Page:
Loowatt, a cleverly named company from the UK, is testing a revolutionary waterless toilet system that could help create vibrant local economies around waste treatment.
The toilet uses a unique sealing mechanism to package feces and urine into an odorless cartridge, within a biodegradable lining material. The cartridge is emptied once or twice weekly into an anaerobic digester. The digester converts human waste into natural gas and fertilizer, valuable commodities which can be sold and reinvested in the community.
Once collected into the digester, which is devoid of oxygen, microorganisms are used to break down the waste and convert it into methane and carbon dioxide gas. That gas can then be burned for fuel, at which point it reverts back to CO2 and water vapor.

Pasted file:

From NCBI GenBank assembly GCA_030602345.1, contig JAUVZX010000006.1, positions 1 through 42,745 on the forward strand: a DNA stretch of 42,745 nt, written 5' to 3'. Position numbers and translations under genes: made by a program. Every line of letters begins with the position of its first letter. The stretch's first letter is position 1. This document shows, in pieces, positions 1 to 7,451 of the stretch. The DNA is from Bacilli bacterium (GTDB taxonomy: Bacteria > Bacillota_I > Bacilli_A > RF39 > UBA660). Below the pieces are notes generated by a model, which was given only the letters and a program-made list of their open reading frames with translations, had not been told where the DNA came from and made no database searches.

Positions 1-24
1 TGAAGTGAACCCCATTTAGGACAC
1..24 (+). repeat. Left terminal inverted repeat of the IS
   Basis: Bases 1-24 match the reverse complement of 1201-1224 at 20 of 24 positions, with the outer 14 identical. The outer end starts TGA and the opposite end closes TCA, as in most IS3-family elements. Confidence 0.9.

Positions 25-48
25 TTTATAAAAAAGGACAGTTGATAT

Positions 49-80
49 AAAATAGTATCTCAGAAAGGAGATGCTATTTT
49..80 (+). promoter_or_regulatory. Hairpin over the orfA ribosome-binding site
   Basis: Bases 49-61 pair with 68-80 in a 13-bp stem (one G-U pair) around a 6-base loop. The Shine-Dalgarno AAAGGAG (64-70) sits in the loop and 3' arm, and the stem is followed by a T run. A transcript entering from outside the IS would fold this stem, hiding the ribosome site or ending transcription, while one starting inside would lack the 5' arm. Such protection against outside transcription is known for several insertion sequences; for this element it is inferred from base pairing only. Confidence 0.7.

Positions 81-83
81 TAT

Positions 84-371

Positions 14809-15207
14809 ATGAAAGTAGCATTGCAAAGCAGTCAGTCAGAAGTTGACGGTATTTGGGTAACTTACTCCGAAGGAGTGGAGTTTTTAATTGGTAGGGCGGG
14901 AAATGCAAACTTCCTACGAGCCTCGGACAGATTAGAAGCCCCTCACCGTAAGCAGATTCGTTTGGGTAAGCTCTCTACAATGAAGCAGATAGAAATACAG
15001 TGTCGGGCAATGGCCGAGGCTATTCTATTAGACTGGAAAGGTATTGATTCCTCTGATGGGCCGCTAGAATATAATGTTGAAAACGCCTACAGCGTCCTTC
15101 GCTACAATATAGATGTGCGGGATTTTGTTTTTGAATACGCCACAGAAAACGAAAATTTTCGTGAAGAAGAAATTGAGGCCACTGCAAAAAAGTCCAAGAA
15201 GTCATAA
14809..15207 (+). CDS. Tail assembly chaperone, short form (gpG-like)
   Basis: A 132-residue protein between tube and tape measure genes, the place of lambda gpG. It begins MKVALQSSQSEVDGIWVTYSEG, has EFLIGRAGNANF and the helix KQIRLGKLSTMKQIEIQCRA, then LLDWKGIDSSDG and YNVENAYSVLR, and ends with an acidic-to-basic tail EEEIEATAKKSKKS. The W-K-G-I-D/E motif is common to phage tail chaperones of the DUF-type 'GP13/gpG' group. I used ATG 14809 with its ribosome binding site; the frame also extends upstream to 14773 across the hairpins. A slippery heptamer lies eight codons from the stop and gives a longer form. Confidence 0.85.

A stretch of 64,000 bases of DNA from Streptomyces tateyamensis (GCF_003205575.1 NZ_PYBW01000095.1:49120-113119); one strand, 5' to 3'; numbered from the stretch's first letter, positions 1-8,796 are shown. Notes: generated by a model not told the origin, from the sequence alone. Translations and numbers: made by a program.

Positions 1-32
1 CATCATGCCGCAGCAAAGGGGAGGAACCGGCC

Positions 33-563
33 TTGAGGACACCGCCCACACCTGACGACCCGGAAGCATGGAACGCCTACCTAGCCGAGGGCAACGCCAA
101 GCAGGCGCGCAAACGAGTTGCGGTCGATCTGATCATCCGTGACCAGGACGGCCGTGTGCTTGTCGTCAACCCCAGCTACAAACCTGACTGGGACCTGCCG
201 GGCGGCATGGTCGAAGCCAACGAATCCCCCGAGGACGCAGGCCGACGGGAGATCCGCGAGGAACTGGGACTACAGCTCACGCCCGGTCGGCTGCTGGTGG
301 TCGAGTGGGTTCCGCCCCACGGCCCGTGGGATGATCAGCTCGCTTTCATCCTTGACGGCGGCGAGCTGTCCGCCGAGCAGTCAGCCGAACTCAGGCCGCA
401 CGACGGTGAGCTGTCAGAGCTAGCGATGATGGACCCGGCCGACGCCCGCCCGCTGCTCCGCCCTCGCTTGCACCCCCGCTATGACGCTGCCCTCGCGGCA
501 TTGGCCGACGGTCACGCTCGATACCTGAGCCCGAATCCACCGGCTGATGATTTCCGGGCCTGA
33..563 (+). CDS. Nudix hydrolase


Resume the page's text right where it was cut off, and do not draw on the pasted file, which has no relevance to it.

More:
Previous attempts at harvesting human waste for power generation have all been directed at the end of the cycle, aka after the waste has been flushed, but the Loowatt system collects waste directly from the toilet, eliminating the need for water or chemicals.
Quick to set up and simple to service and operate, the Loowatt system creates a locally closed loop around human waste management, and becomes a local source of biogas for cooking, electricity, and other applications.
Loowatt was recently awarded a $100,000 Grand Challenges Explorations grant from the The Bill & Melinda Gates Foundation, to develop the technology further.
Article by Beth Buczynski, appearing courtesy Crisp Green.